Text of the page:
I wish someone had told me before how special wearing your baby can be, even when you have no idea how to do it.

My first baby and I were alone in our Brooklyn apartment during a particularly cold spring with yet another day of no plans. My husband was back at work after a mere three weeks of parental leave (what a joke!) and all my friends were busy with their childless lives—which kept them too busy to stop by or check in (making me, at times, feel jealous).

It was another day in which I would wait for baby to fall asleep for nap number one so I could shower and get ready to attempt to get out of the house together to do something, anything really, so I wouldn't feel the walls of the apartment close in on me by the time the second nap rolled around. I would pack all the diapers and toys and pacifiers and pump and bottles into a ginormous stroller that was already too heavy to push without a baby in it .

Then I would spend so much time figuring out where we could go with said stroller, because I wanted to avoid places with steps or narrow doors (I couldn't lift the stroller by myself and I was too embarrassed to ask strangers for help—also hi, New Yorkers, please help new moms when you see them huffing and puffing up the subway stairs, okay?). Then I would obsess about the weather, was it too cold to bring the baby out? And by the time I thought I had our adventure planned, the baby would wake up, I would still be in my PJs and it was time to pump yet again.

Slowly, but surely, and mostly thanks to sleep deprivation and isolation, I began to detest this whole new mom life. I've always been a social butterfly. I moved to New York because I craved that non-stop energy the city has and in the years before having my baby I amassed new friends I made through my daily adventures. I would never stop. I would walk everywhere just to take in the scenery and was always on the move.

Now I had this ball and chain attached to me, I thought, that didn't even allow me to make it out of the door to walk the dog. This sucks, I would think regularly, followed by maybe I'm not meant to be a mom after all.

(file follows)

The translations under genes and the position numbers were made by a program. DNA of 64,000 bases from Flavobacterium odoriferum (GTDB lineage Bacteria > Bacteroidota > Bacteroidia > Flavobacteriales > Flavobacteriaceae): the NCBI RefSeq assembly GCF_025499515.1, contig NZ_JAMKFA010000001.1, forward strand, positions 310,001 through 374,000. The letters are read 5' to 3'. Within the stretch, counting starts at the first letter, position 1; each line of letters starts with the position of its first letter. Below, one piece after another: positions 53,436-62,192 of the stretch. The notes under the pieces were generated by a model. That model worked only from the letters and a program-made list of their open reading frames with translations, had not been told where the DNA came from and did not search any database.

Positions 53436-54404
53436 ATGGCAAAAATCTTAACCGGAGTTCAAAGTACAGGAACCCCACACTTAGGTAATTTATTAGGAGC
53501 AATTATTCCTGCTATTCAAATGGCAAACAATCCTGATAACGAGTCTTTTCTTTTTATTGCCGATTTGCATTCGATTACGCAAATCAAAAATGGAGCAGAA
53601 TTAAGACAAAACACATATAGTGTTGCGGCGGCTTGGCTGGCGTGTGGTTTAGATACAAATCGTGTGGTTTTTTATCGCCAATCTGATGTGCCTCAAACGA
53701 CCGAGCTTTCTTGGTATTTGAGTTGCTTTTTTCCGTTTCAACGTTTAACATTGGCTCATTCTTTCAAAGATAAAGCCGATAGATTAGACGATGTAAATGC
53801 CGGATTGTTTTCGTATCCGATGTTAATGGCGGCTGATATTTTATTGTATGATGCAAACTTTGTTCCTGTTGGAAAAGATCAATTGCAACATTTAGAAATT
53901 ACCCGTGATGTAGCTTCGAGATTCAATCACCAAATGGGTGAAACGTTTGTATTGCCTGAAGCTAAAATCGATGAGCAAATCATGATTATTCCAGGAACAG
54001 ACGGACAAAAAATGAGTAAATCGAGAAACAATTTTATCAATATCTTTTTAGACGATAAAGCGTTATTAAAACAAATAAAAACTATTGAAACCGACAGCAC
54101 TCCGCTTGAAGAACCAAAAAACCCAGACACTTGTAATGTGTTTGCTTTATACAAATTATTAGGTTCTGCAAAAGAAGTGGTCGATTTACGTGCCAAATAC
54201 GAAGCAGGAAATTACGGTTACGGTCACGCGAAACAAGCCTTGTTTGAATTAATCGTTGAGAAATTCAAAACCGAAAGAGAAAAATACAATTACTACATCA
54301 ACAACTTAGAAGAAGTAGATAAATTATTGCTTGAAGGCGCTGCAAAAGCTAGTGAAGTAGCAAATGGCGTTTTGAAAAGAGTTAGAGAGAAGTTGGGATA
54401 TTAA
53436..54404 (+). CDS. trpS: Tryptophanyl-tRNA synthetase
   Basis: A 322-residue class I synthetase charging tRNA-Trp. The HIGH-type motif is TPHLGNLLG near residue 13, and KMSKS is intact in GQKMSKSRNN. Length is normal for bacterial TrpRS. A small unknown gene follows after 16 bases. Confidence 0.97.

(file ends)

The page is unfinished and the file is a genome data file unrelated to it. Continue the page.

Keep reading Show less
Shop

Every week, we stock the Motherly Shop with innovative and fresh products from brands we feel good about. We want to be certain you don't miss anything, so to keep you in the loop, we're providing a cheat sheet.

So, what's new this week?

Meri Meri: Decor and gifts that bring the wonder of childhood to life

We could not be more excited to bring the magic of Meri Meri to the Motherly Shop. For over 30 years, their playful line of party products, decorations, children's toys and stationery have brought magic to celebrations and spaces all over the world. Staring as a kitchen table endeavor with some scissors, pens and glitter in Los Angeles in 1985, Meri Meri (founder Meredithe Stuart-Smith's childhood nickname) has evolved from a little network of mamas working from home to a team of 200 dreaming up beautiful, well-crafted products that make any day feel special.

We've stocked The Motherly Shop with everything from Halloween must-haves to instant-heirloom gifts kiddos will adore. Whether you're throwing a party or just trying to make the everyday feel a little more special, we've got you covered.

Not sure where to start? Here's what we're adding to our cart:

Keep reading Show less
Shop

The American Academy of Pediatrics says that newborns, especially, do not need a bath every day. While parents should make sure the diaper region of a baby is clean, until a baby learns how to crawl around and truly get messy, a daily bath is unnecessary.

So, why do we feel like kids should bathe every day?

Keep reading Show less
Learn + Play